Before the ALBA move, the Clairemont Town Council had discussed leasing that site from the district to be used as a senior center. "It's not a community-friendly program, any of the ALBA sites," said Jensen, who rejects the notion that the town council is either intolerant or remotely racist. Jensen noted that a lot of Clairemont parents, not happy with having students bused in from other parts of San Diego, have elected to send their students to University City schools. She believes the district has taken advantage of Clairemont's early willingness to absorb programs and students that there wasn't room for elsewhere.
As for the ALBA students, "I hope as much as anyone that these kids can be helped," said Jensen, who's worked most of her life in education. "Some kids have it tough, but some communities have it tough and we're one of them."
Anisha Dalal has been principal of all three ALBA programs for the past year. ALBA's administrative offices, along with its high school, are located just off El Cajon Boulevard in City Heights. With her middle school in Clairemont and elementary school in Logan Heights, Dalal spends a lot of time driving between the three sites. This, in fact, is the first year the program has been so compact. From April 1999 through June 2002, ALBA kids were divided up between five different sites, two of them leased storefronts.
ALBA students aren't necessarily the worst of the worst, Dalal explained. "Lots of kids who come, they've fallen through the cracks," she said. "Maybe they should have been assessed for special ed... or maybe the school didn't have enough resources to address the needs of the kids."
One of her fourth graders, Dalal said, came to ALBA reading at kindergarten level. His lack of ability is what put him in the ALBA program in the first place-frustrated in class, he behaved badly, got sent out of class and fell further behind, said Dalal. Since he's been at ALBA, where he's one of only a few students at his grade level, he's been making significant gains.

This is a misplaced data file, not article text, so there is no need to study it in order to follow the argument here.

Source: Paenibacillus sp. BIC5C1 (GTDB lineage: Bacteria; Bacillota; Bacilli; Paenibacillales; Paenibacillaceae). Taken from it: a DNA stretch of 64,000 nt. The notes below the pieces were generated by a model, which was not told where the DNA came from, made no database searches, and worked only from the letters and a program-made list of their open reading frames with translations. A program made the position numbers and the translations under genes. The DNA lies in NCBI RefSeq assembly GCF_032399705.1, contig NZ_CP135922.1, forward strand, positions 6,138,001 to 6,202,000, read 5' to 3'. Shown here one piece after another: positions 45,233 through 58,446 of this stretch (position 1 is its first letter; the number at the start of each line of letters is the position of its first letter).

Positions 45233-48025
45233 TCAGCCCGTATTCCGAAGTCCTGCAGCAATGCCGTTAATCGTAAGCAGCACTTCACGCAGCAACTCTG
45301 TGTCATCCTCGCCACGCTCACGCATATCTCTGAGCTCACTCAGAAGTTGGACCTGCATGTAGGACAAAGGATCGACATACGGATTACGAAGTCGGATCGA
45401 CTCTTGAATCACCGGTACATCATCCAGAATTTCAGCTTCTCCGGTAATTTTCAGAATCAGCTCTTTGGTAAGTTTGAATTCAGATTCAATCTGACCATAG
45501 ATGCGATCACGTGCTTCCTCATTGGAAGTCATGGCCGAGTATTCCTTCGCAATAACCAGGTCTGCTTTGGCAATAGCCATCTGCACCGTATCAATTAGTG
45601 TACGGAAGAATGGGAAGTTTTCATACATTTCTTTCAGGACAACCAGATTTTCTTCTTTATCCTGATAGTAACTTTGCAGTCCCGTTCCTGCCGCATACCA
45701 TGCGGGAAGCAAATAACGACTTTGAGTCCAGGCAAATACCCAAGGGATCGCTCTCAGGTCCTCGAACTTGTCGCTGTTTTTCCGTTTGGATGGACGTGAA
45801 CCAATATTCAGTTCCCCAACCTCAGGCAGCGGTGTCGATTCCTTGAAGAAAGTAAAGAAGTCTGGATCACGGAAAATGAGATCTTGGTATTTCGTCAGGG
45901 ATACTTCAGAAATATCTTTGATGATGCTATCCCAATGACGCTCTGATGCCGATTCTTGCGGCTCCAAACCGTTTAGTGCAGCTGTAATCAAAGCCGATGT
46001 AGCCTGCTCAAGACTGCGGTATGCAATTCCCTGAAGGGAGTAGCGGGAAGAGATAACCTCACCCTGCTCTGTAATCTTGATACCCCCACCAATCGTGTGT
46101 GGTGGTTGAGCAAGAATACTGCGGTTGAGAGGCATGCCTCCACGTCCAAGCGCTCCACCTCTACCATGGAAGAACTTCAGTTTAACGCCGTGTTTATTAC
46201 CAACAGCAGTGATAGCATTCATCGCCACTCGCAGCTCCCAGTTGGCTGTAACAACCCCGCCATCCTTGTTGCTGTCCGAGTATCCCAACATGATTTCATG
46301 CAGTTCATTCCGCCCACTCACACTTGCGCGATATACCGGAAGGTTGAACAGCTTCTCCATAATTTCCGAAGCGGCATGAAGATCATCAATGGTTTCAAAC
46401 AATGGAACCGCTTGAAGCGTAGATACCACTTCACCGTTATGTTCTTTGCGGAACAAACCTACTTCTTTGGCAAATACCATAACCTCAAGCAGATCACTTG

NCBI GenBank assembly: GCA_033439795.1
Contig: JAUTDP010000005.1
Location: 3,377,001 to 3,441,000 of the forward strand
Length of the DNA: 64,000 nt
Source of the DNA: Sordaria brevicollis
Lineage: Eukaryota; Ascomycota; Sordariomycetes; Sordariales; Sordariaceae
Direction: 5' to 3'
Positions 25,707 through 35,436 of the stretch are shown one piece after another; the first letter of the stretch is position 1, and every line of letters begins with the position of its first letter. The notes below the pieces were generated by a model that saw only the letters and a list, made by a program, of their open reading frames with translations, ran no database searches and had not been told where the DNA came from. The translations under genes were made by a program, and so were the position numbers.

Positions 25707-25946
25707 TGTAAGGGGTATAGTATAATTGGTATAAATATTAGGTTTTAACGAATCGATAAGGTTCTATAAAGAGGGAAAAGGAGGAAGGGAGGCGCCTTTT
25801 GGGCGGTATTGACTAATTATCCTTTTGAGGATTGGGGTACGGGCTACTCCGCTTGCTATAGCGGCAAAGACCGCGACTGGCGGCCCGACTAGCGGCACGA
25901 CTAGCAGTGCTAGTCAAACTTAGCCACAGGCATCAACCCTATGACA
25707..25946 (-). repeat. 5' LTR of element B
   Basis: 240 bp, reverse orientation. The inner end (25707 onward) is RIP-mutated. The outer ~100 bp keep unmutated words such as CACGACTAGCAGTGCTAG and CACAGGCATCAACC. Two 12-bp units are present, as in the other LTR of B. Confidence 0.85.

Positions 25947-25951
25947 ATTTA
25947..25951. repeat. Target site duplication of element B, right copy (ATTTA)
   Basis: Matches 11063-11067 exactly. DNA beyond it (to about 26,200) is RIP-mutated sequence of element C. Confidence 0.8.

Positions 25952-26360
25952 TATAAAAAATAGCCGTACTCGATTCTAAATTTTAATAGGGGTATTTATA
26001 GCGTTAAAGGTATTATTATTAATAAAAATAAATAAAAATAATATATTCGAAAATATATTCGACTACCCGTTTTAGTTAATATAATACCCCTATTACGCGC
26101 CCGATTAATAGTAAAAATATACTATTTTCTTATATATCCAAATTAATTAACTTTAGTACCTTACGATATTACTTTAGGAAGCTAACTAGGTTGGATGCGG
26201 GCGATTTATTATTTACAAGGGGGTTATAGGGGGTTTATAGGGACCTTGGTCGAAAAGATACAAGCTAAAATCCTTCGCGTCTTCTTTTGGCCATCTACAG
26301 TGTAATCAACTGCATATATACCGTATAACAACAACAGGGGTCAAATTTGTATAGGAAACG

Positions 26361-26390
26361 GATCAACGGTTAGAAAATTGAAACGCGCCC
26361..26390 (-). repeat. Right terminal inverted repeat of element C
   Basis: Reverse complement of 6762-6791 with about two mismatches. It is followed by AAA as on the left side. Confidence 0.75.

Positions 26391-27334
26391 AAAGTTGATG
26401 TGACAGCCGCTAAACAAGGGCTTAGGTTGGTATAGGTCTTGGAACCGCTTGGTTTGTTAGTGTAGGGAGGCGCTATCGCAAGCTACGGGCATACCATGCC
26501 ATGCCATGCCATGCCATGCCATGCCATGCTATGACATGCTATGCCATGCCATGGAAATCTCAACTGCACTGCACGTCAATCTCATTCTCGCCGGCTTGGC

Dalal said that most of the elementary students are recommended by the board to attend ALBA for one semester-the minimum "sentence" for extended expulsion.
According to district numbers, in September 2002 there were three students in the ALBA elementary program. That number grew to 30 by May, down from 36 the previous year. The most recent enrollment figures had 12 students at ALBA last month-three fourth graders, two fifth graders and seven sixth graders. When CityBeat talked to Dalal this week, she put that number closer to 20. Until last year, Dalal said, sixth graders attended ALBA middle school but were moved to the elementary program to get them away from the negative influence of their older peers. This move broke with the district's middle-school model, under which sixth, seventh and eight grades are grouped together.
Discussions about where to put a program for problem kids begs a look at the overall issue of a zero-tolerance disciplinary policy-what it means and how it's applied to the youngest offenders. At last Tuesday's board meeting, Trustee and veteran teacher John de Beck used the opportunity of debate over the Clairemont move to question why the district needs a zero-tolerance policy for elementary school kids in the first place.
"As it stands," said de Beck in an e-mail to CityBeat, "the elementary "penalty' for zero [tolerance] is the same as that for secondary students, and that is why lots of school personnel avoid elementary ALBA placement." According to 2002-03 year-end numbers, elementary students accounted for a little more than 10 percent of ALBA's total enrollment.
"Maybe zero tolerance is a policy we don't want to pursue for certain age groups," said Dalal in response to de Beck's point. "There is resistance from the school sites once a kid commits a zero-tolerance offense.... [Many times] it's kids who get caught, kids who've made a stupid choice, and sometimes that's all it is and it doesn't paint the full picture of the child."